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If you upgraded yourself to a window view while setting up your home office, should you be lathering up with sunscreen before you boot up your screen? It’s a question many are wondering as the days get longer and the weather heats up.
And the answer, dermatologists told Fox News, is yes.
“Yes, you should wear SPF indoors if you’re sitting near windows, or in front of a computer screen, as you’re exposing yourself to potentially skin-damaging light,” Elizabeth Mullans, M.D., a board-certified dermatologist, told Fox news.
Even if the window is closed, you should use block, Mullans said.
“It is easy to believe that once we are indoors that we are protected from the sun,” Mullans said. “Not all glass is created equally. It is important to apply daily SPF 30 or higher because harmful UVA rays can penetrate windows.”
Another dermatologist explained that windows typically offer good protection against UVB rays, but not UVA. Dr. Min Deng, a dermatologist with MedStar Health compared it to window tints on a car, which can also offer broad-spectrum protection against UVA rays.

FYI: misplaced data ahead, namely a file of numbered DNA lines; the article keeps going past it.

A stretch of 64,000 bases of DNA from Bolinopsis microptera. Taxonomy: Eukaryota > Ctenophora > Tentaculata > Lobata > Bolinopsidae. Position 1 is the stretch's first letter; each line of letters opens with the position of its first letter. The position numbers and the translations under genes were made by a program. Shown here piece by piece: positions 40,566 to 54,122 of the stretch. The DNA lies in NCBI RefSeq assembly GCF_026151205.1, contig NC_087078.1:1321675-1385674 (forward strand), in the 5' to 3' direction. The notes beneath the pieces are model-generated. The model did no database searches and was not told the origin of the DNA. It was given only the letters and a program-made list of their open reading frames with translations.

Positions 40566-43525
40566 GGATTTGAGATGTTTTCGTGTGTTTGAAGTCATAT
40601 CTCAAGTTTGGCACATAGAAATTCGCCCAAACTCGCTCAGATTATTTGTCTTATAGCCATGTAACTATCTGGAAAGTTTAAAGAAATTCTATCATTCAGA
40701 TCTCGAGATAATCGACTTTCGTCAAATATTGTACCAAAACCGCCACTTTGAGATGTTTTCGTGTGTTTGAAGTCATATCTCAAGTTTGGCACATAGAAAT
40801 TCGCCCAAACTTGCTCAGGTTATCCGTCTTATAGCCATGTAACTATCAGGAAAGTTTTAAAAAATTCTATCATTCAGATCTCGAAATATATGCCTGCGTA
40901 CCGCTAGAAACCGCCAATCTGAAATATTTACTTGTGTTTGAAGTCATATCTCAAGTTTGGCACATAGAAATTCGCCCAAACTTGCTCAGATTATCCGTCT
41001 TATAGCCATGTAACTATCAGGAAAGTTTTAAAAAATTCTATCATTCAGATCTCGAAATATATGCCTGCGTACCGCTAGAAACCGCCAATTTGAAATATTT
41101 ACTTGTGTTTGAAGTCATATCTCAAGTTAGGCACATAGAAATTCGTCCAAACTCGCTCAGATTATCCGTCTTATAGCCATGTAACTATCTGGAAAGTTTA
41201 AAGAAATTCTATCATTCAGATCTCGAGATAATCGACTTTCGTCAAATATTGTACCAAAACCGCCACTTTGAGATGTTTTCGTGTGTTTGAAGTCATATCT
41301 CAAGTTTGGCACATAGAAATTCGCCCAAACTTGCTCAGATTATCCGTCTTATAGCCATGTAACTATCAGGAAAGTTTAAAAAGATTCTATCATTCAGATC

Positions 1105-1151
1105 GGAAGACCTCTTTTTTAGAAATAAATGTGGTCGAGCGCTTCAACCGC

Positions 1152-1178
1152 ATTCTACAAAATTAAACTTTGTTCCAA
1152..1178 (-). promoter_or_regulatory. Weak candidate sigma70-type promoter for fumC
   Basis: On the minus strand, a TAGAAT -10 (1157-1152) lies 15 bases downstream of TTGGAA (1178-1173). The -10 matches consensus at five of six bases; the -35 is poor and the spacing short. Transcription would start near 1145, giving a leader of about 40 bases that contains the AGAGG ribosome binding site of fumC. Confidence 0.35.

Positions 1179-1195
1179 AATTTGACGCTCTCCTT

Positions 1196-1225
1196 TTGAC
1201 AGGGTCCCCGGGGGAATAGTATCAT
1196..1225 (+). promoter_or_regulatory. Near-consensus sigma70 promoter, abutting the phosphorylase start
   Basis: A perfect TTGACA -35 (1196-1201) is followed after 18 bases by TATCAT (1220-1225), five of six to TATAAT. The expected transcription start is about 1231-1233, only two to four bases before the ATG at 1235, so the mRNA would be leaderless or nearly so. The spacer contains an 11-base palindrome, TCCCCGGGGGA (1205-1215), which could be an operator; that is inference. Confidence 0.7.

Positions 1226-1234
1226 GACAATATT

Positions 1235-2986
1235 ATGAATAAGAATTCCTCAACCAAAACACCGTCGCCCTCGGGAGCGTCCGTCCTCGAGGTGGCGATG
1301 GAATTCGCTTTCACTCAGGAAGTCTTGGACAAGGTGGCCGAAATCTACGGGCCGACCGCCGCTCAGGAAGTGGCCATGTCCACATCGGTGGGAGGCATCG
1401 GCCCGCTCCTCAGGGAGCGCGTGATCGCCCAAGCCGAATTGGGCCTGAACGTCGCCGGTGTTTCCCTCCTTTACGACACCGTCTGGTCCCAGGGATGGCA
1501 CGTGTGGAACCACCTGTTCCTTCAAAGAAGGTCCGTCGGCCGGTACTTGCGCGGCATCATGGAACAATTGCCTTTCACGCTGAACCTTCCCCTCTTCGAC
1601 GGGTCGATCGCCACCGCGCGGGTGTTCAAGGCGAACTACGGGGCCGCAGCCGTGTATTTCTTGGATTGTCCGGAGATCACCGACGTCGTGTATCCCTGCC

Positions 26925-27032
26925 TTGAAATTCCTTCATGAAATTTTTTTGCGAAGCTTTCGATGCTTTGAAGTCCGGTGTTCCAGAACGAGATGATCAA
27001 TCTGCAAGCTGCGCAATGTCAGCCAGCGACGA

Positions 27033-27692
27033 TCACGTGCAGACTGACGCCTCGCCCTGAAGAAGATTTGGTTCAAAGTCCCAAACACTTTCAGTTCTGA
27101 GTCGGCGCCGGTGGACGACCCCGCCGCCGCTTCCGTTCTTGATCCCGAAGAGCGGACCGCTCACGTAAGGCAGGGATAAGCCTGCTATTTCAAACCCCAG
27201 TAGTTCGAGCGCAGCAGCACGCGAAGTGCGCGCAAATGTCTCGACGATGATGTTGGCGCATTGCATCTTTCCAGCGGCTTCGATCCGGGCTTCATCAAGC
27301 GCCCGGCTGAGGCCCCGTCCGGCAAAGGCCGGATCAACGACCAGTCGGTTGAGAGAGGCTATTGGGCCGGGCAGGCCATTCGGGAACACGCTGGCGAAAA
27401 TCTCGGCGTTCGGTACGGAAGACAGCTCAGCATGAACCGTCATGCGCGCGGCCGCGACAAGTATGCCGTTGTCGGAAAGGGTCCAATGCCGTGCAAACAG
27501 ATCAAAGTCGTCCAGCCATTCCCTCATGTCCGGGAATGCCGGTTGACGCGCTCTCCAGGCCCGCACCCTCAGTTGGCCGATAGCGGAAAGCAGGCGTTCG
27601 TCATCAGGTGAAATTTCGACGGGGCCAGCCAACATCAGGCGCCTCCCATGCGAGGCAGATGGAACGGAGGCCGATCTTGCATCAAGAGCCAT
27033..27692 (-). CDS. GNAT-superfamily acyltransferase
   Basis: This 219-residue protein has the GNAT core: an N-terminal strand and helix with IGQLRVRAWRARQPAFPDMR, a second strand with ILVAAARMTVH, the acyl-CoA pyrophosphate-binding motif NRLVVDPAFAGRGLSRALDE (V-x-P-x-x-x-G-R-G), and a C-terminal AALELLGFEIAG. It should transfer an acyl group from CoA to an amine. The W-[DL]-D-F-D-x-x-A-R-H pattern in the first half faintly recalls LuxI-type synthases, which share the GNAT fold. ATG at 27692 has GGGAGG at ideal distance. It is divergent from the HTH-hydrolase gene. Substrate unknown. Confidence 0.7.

Being indoors behind a window doesn’t necessarily equal protection, one dermatologist warned.
“We know that windows are not good at filtering out UVA,” she said, referencing a well-known New England Journal of Medicine image of a truck driver’s face, half of which had visible sun damage after years of exposure.
And while it might seem like a great idea to set up your desk facing a window, Mullans said she advises against staying there all day, every day.
“If you’re sitting by a window for an extended period of time, follow the sunscreen rule and re-apply every two hours,” she said.
Deng agreed and said that those who have sun sensitivities or allergies, like patients with photodermatoses, should skip the window altogether.
“Don’t sit in front of the window all day long without sunscreen,” Deng said. “If they are going to, at least put on sunscreen, reapply it as if you were outside, otherwise, move away from it a little bit.”
Both dermatologists agreed that you should never skip sunscreen while you’re exposed to the sun, even if you’re wearing a mask as many areas are still exposed, Mullans added.
“If concerned about using heavy sunscreen on the face, try using a light moisturizer with hyaluronic acid before mask-use to protect the skin’s barrier, and follow up with sunscreen with an SPF of 30 or higher before heading outside,” she said.
Deng said she tells patients to “have fun in the sun,” but to do so safely. She recommends a zinc oxide-based sunblock and for patients to opt for cream rather than spray.
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